The Authenticate () method finds a user by username and verifies the password against the hashed password in the database using BCrypt, and on success the user details are returned with a JWT and a refresh token. The RefreshToken() method accepts an active refresh token and returns the user details with a new JWT token and a new refresh token. The old refresh token (the one used to make the request) is revoked and can no longer be used, this technique is known as refresh token rotation and increases security by making refresh tokens short lived. When a refresh token is rotated the new token is saved in the ReplacedByToken field of the revoked token to create an audit trail in the database.
If an attempt is made to use a revoked refresh token, the API treats it as a potentially malicious user with a stolen (revoked) refresh token, or a valid user attempting to access the system after their token has been revoked by a malicious user with a stolen (active) refresh token. In either case the API revokes all descendant tokens because the token and its descendants were likely created on the same device which may have been compromised.
The RevokeToken() method accepts an active refresh token and revokes it so it can no longer be used. A token is revoked when it has a Revoked date. The source ip address of the request that revoked the token is saved in the RevokedByIp field.
The GetAll() method returns a list of all users in the system, and the GetById() method returns the user with the specified id.
Revoked and expired refresh tokens are kept in the database for the number of days set in the RefreshTokenTTL property in the appsettings.json file. The default is 2 days, after which old inactive (revoked or expired) tokens are deleted by the Authenticate() and RefreshToken() methods.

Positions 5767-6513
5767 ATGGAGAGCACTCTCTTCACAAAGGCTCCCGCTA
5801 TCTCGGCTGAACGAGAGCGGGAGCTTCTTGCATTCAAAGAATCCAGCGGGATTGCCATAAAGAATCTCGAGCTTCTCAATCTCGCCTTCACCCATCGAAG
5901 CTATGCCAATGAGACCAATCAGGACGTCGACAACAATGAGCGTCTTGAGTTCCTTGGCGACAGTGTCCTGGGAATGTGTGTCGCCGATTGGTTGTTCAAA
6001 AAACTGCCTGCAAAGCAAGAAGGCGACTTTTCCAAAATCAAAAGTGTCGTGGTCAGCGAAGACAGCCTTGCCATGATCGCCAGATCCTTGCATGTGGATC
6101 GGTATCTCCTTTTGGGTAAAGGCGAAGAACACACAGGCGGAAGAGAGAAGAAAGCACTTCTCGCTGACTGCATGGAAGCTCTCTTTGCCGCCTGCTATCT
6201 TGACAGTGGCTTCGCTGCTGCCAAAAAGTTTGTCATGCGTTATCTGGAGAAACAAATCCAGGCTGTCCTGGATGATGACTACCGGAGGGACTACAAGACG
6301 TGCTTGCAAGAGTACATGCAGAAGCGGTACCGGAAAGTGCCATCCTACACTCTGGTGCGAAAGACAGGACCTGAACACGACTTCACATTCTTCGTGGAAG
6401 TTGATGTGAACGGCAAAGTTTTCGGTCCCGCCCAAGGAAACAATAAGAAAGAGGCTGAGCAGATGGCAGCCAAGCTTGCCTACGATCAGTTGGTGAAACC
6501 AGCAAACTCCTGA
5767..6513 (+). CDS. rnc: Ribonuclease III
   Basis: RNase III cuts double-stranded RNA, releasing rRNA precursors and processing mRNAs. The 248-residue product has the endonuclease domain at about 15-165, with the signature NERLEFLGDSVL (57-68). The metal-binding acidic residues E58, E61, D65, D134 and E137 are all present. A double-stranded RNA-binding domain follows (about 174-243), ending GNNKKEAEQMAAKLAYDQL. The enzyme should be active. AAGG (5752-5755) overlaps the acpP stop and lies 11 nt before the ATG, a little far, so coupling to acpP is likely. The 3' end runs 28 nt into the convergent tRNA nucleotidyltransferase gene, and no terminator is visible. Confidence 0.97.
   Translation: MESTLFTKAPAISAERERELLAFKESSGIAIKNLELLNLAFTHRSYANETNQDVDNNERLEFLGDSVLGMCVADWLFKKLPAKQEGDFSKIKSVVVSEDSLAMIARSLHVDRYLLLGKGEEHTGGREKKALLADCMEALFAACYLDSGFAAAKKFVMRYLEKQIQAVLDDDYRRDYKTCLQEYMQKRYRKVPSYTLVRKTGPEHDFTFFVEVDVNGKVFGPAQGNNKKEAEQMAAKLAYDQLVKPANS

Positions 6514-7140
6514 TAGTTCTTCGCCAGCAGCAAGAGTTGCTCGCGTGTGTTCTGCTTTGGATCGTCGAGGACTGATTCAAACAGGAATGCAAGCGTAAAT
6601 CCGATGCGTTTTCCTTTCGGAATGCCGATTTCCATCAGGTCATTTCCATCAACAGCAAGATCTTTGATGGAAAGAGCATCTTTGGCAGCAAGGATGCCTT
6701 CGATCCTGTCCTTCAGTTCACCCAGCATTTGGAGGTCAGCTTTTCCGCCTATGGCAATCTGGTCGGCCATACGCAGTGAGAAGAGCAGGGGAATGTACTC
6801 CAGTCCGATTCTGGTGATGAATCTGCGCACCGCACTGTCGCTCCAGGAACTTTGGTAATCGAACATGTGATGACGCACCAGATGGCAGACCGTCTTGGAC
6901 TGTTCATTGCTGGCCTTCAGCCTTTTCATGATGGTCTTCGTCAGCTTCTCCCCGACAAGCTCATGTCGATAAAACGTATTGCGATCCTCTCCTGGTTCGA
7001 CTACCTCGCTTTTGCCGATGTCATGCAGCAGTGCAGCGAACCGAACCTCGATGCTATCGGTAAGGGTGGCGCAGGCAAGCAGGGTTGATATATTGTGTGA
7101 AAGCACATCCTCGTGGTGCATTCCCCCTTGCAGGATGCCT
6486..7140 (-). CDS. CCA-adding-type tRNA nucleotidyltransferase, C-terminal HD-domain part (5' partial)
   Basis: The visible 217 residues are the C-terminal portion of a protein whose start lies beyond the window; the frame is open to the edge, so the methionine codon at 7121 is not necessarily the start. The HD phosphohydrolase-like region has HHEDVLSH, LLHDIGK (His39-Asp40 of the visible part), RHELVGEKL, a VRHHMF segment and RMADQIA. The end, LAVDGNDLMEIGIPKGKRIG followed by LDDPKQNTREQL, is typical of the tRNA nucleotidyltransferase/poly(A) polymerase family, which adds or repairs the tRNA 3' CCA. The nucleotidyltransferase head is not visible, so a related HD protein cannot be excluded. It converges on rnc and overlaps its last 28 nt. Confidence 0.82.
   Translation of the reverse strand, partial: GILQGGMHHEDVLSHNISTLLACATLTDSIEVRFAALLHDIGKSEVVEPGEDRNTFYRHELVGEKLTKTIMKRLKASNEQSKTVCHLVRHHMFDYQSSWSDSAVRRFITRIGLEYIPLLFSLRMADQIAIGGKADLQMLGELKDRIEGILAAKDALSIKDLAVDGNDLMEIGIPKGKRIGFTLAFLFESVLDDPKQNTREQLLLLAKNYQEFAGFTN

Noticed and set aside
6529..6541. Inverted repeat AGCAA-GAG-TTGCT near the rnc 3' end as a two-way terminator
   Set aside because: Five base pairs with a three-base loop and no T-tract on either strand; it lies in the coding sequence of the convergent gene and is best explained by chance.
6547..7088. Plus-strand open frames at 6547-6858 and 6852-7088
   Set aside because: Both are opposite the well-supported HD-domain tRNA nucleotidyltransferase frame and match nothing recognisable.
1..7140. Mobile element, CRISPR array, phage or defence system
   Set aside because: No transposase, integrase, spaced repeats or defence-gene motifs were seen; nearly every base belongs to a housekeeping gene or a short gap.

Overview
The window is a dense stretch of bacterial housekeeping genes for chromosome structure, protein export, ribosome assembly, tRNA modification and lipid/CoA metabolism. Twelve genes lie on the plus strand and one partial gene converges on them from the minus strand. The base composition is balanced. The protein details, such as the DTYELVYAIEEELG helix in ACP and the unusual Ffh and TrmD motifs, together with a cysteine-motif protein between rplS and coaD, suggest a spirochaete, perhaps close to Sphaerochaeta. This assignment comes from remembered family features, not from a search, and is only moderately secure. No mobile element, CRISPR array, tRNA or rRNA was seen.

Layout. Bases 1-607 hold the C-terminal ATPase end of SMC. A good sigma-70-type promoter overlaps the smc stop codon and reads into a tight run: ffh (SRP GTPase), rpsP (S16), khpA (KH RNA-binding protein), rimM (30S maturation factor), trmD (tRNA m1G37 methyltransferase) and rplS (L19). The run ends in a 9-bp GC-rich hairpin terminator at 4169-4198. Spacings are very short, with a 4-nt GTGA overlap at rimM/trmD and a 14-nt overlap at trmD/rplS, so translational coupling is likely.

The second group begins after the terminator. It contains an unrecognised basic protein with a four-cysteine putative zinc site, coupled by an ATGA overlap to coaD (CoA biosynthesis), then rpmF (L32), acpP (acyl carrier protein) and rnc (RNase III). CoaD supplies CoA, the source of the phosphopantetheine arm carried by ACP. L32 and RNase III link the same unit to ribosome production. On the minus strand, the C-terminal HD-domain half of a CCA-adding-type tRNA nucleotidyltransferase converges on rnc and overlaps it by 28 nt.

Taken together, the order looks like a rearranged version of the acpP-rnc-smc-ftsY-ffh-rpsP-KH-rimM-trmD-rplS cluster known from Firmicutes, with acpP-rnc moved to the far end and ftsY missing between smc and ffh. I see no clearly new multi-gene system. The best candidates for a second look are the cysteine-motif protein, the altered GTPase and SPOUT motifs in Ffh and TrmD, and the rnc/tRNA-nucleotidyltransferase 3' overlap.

.NET Program
Path: /Program.cs

The .NET 6 Program file contains top-level statements which are converted by the new C# 10 compiler into a Main () method and class for the .NET program. The Main () method is the entry point for a .NET application, when an app is started it searches for the Main () method to begin execution. The top-level statements can be located anywhere in the project but are typically placed in the Program.cs file, only one file can contain top-level statements within a .NET application.
The Web Application class handles app startup, lifetime management, web server configuration and more. A WebApplicationBuilder is first created by calling the static method WebApplication.CreateBuilder(args), the builder is used to configure services for dependency injection (DI), a WebApplication instance is created by calling builder.Build (), the app instance is used to configure the HTTP request pipeline (middleware), then the app is started by calling app.Run().
I wrapped the add services... and configure HTTP... sections in curly brackets {} to group them together visually, the brackets are completely optional.

Internally the WebApplicationBuilder class calls the ConfigureWebHostDefaults() extension method which configures hosting for the web app including setting Kestrel as the web server, adding host filtering middleware and enabling IIS integration. For more info on the default builder settings see https://docs.microsoft.com/aspnet/core/fundamentals/host/generic-host#default-builder-settings.